Novel Capecitabine Dosing Schedule in Combination With Lapatinib, Based on the Norton-Simon Mathematical Method in Patients With HER2 Overexpressed/Amplified, Trastuzumab (Herceptin) -Refractory, Metastatic Breast Cancer
HER2 is a protein that sits on the surface of breast cancer cells in some people. Because you are one of these people, your breast cancer is called "HER2-positive." The HER2 protein is involved in the growth of your breast cancer. Certain drugs can interfere with the ability of the HER2 protein to cause breast cancer growth. Trastuzumab is one of these drugs. You must have already received trastuzumab as treatment for your breast cancer to be considered for this study.
Other drugs are being studied in women with HER2-positive breast cancer. Lapatinib (Tykerb™) blocks signals that stimulate HER2-positive breast cancers to grow. The FDA approved lapatinib for use with capecitabine (Xeloda™) in patients who have metastatic breast cancer that has grown or spread after treatment with trastuzumab.
Capecitabine was approved by the FDA in 1998 for treating metastatic breast cancer. Capecitabine is a pill that blocks the way cancer cells multiply and grow. Usually, this medicine is taken twice a day for fourteen days. Then, patients do not take the pill for seven days. With this schedule and dose, some patients have had side effects that interfered with their comfort. We have used mathematical models to recommend a new schedule of capecitabine. In animals, 7 days of treatment with capecitabine followed by a 7-day break was safer and more active against breast cancer. The purpose of this study is to find out what effect (both good and bad) capecitabine has on you and your breast cancer when given in this new schedule and combined with lapatinib.
|Study Design:||Endpoint Classification: Safety/Efficacy Study
Intervention Model: Single Group Assignment
Masking: Open Label
Primary Purpose: Treatment
|Official Title:||Phase II Study of a Novel Capecitabine Dosing Schedule in Combination With Lapatinib, Based on the Norton-Simon Mathematical Method in Patients With HER2 Overexpressed/Amplified, Trastuzumab (Herceptin) -Refractory, Metastatic Breast Cancer|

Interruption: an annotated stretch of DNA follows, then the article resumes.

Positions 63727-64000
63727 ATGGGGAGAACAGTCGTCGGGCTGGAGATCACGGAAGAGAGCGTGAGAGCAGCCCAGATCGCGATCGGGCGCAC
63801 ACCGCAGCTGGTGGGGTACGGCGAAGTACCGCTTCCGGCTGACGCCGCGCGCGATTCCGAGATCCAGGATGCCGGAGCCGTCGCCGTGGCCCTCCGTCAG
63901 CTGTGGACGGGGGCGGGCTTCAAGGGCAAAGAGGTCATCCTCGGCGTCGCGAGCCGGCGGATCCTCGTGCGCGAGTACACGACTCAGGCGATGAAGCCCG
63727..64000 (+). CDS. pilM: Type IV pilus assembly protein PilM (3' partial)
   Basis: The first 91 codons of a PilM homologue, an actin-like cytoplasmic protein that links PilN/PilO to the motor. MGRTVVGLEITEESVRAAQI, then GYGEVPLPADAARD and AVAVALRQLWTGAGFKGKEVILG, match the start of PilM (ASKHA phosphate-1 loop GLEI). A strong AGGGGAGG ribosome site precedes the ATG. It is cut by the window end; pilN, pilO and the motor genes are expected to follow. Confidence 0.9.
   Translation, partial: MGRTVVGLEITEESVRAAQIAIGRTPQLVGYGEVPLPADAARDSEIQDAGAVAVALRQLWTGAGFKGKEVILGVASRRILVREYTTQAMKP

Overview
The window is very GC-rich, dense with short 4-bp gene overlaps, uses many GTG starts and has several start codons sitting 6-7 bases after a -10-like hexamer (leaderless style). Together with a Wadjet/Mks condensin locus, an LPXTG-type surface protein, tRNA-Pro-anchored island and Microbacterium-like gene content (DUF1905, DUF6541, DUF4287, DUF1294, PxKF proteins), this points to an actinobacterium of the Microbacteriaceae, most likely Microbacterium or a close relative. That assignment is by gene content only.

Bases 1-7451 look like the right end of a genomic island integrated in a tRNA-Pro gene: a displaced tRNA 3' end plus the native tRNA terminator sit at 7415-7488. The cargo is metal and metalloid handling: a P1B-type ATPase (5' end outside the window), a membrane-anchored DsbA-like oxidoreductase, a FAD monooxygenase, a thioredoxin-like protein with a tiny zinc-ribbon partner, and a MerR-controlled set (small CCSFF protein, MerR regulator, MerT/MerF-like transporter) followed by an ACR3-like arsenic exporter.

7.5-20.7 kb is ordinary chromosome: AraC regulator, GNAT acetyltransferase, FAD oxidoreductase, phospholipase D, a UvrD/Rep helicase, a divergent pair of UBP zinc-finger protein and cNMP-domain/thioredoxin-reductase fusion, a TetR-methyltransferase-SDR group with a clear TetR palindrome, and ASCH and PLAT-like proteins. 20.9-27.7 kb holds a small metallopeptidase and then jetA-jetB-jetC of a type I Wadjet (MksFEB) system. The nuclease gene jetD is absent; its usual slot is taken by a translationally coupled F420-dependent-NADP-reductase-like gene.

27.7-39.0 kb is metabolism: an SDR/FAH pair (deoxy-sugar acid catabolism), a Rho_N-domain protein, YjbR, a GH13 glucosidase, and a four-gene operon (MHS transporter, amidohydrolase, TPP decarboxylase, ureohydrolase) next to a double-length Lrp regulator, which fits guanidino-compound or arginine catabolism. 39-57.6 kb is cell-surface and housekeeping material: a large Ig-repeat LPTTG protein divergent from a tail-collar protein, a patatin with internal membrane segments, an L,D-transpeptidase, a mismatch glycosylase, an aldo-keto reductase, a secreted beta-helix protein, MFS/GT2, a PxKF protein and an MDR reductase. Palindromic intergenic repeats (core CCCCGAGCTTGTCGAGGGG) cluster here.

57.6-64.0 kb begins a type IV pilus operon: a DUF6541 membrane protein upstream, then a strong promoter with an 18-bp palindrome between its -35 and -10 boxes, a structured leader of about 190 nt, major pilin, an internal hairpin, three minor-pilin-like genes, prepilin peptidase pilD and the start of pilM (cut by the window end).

- Estimate efficacy of capecitabine 7/7 in combination with lapatinib in patients with HER2 overexpressed/amplified, trastuzumab-refractory, metastatic breast cancer as determined by overall response rate (complete response (CR) + partial response (PR)) [ Time Frame: conclusion of the study ] [ Designated as safety issue: No ]
- To evaluate the toxicities associated with this combination regimen (according to NCI CTC v.3), stable disease > 6 months, and progression free survival at 6 months. [ Time Frame: conclusion of the study ] [ Designated as safety issue: Yes ]
|Study Start Date:||July 2008|
|Estimated Study Completion Date:||July 2014|
|Estimated Primary Completion Date:||July 2014 (Final data collection date for primary outcome measure)|
The regimen consists of capecitabine 2,000mg twice daily for 7 days followed by a 7-day rest in combination with lapatinib 1,250mg orally daily.
Drug: capecitabine, lapatinib
Capecitabine 2,000mg twice daily for 7 days followed by a 7-day rest in combination with lapatinib 1,250mg orally daily. Cycle length is 28 days (+/- 2 days).Toxicity assessment will occur q2 weeks for the first 4 weeks, then q4 weeks(+/- 2 days). Radiographic response assessment will take place q12 weeks (+/- 1 week). LVEF assessment will be repeated q12 weeks (+/- 1 week).
|United States, New Jersey|
|Memorial Sloan-Kettering at Basking Ridge|
|Basking Ridge, New Jersey, United States, 07920|
|United States, New York|
|Memorial Sloan-Kettering Cancer Center at Commack|
|Commack, New York, United States, 11725|
|Memorial Sloan-Kettering Cancer Center|
|New York, New York, United States, 10065|
|Memorial Sloan-Kettering Cancer Center at Mercy Medical Center|
|Rockville Centre, New York, United States, 11570|
|Memorial Sloan-Kettering Cancer Center at Phelps Memorial Hospital Center|
|Sleepy Hollow, New York, United States, 10591|
|Principal Investigator:||Tiffany Traina, MD||Memorial Sloan-Kettering Cancer Center|